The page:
Chuck is going through the files: I know Jimmy did it on purpose, but leaving his files at Chuck’s place is asking for Chuck to go through them. I don’t know what Jimmy’s play is here, but I know Chuck will be a little too hands on.

Better Call Saul - "Bingo"

Chuck will poison himself – to death: Chuck is working on building up a tolerance to the electromagnetism outside his home. While his doctor doesn’t believe him, I don’t think he is fully faking. Going outside that often may not be the best for him.


The New Color Theory: My god, I wish I had thought of it first. This color theory came out this week via BuzzFeed, and it is genius. Due to this revelation, I took careful note of the colors this week. The Kettleman’s were always wearing red colors. If you notice, Betsy is wearing BRIGHT red at the meeting with Kim, while Craig is wearing a muted pink. Based off her domineering personality, it seems pretty clear that she is the true culprit and Craig was just doing what his wife told him to do.

Better Call Saul - "Bingo"

Cocobolo: I was pretty curious about Jimmy’s Cocobolo desk. Apparently, it is a wood from the Dalbergia Retusa tree only in Central America. Thanks Wikipedia!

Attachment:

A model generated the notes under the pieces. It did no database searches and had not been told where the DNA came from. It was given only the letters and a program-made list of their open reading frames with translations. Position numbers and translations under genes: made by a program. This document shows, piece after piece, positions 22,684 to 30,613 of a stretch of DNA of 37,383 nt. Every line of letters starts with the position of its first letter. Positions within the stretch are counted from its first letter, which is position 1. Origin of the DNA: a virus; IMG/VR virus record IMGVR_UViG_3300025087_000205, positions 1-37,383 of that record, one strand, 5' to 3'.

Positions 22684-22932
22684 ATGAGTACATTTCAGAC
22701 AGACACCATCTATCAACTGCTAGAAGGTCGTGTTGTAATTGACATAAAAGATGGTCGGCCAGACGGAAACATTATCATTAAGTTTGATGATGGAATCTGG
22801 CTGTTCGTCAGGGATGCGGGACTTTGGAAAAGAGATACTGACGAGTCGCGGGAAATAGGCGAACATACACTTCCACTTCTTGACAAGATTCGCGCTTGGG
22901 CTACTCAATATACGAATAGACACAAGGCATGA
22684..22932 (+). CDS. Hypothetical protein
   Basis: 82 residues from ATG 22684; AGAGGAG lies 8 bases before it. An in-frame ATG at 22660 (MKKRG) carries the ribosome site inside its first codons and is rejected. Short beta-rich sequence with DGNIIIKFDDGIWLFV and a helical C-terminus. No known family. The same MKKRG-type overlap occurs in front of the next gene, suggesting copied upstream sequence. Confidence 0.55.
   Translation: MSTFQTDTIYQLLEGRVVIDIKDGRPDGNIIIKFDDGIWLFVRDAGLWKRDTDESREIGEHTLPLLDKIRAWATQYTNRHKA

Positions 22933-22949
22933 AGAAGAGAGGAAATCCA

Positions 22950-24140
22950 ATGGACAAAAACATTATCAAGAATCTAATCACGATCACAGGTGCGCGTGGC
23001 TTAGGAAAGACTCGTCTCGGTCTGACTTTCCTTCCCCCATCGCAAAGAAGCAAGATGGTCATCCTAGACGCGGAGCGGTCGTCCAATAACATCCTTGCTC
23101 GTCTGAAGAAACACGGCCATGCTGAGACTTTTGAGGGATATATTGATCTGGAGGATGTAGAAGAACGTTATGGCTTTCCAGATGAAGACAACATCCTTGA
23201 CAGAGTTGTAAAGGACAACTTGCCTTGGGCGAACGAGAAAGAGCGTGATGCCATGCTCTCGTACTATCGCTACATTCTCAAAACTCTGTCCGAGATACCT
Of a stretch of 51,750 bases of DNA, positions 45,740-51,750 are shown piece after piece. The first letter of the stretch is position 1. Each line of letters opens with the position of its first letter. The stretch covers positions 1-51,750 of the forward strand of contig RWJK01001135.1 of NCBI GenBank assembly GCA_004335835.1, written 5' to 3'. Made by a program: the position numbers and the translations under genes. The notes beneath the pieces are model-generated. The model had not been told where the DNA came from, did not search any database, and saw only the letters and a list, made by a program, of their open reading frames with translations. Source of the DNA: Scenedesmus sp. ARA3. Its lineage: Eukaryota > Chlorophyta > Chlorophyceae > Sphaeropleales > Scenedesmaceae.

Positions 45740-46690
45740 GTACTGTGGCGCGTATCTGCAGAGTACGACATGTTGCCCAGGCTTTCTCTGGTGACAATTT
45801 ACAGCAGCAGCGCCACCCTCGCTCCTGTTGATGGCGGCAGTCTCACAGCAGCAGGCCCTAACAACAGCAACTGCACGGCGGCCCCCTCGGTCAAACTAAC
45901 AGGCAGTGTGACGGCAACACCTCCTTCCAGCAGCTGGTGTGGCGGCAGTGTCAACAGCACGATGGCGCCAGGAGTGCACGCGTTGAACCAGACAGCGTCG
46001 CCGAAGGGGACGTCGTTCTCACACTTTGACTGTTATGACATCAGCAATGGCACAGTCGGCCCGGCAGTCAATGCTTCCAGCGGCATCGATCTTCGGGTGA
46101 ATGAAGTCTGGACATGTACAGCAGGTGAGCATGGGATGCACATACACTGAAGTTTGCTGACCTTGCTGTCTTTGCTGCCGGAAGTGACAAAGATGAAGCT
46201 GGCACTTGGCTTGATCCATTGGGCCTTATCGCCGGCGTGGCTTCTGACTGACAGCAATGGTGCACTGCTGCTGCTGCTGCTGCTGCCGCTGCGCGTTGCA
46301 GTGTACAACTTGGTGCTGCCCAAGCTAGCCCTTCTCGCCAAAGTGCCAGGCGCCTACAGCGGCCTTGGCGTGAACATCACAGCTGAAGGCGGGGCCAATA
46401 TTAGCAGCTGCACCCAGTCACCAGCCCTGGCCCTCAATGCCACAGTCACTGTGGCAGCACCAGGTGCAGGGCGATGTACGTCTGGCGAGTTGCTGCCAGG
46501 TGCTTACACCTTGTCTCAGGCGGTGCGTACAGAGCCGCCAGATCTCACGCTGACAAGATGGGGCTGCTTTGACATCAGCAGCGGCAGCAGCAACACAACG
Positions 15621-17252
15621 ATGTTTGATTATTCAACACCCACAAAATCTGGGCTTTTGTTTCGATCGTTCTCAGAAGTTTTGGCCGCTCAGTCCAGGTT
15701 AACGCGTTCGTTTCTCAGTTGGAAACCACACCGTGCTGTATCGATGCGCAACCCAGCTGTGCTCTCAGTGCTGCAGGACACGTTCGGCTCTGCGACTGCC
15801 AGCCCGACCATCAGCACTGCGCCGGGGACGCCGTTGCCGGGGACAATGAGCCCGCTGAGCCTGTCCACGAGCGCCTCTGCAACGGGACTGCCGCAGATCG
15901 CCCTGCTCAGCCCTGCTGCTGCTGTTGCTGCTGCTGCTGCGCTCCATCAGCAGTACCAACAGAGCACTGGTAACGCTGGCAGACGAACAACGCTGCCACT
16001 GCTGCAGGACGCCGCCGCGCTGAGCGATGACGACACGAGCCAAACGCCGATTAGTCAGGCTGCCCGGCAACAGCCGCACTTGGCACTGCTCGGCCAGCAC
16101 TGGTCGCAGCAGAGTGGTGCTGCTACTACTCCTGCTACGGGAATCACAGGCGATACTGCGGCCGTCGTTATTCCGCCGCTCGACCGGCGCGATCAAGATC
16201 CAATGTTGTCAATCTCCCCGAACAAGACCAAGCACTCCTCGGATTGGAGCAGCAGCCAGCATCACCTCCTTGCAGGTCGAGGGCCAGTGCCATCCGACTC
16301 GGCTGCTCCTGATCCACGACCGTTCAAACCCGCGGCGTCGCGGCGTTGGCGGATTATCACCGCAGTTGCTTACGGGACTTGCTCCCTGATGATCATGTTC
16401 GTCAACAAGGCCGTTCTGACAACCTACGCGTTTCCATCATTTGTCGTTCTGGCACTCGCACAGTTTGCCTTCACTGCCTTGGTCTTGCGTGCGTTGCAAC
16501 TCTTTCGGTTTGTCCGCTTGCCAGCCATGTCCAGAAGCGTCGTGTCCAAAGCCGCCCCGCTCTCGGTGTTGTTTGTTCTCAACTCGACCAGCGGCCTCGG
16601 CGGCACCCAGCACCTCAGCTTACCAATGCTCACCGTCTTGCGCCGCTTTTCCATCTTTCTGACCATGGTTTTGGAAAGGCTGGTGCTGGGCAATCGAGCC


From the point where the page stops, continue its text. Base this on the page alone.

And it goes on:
Committed: Chuck tells Jimmy he is “committed” to getting better. Interesting choice of words considering the last time we saw Chuck, he was almost committed.

Music from the Episode:

When Mike was doing his big break-in, the song that was playing was “Tune Down” by Chris Joss.

Hush Comics gives “Bingo” a B- for wrapping up the Kettleman’s story, keeping the essence of the dramedy, but being a lot slower than past episodes.

All images belong to AMC and are credited to Ursula Coyote.

Better Call Saul Review – “Five-O” S1E6

You know that feeling you get after watching a gut wrenching, emotional, downright brilliant episode of television? They way you have goose bumps on your arms, your heart is slightly racing, and when it is over, the snap back to reality is a little unnerving? If you don’t, then you haven’t seen Better Call Saul’s “Five-O”. I highly suggest you go watch it now before this review spoils you.


Mike!: We haven’t even heard his last name until this episode, but we finally get a Mike-centric episode. If you haven’t seen Breaking Bad, “Five-O” may not hold that much gravity for you, but Mike was arguably the best character in Saul‘s parent show, so it was great to get a real backstory to the man of few words.

All the camera angles: From the get-go we are set up for a beautifully shot episode. From the train entering Albuquerque (those majestic mountains of the West), to the transitions from past to present, to the climax scene that felt very noir, to the final scene where Mike makes his confession against a row of blinds which resembled a set of bars behind him. I could gush about this alone, but hey, that would be boring.

Better Call Saul - "Five-O"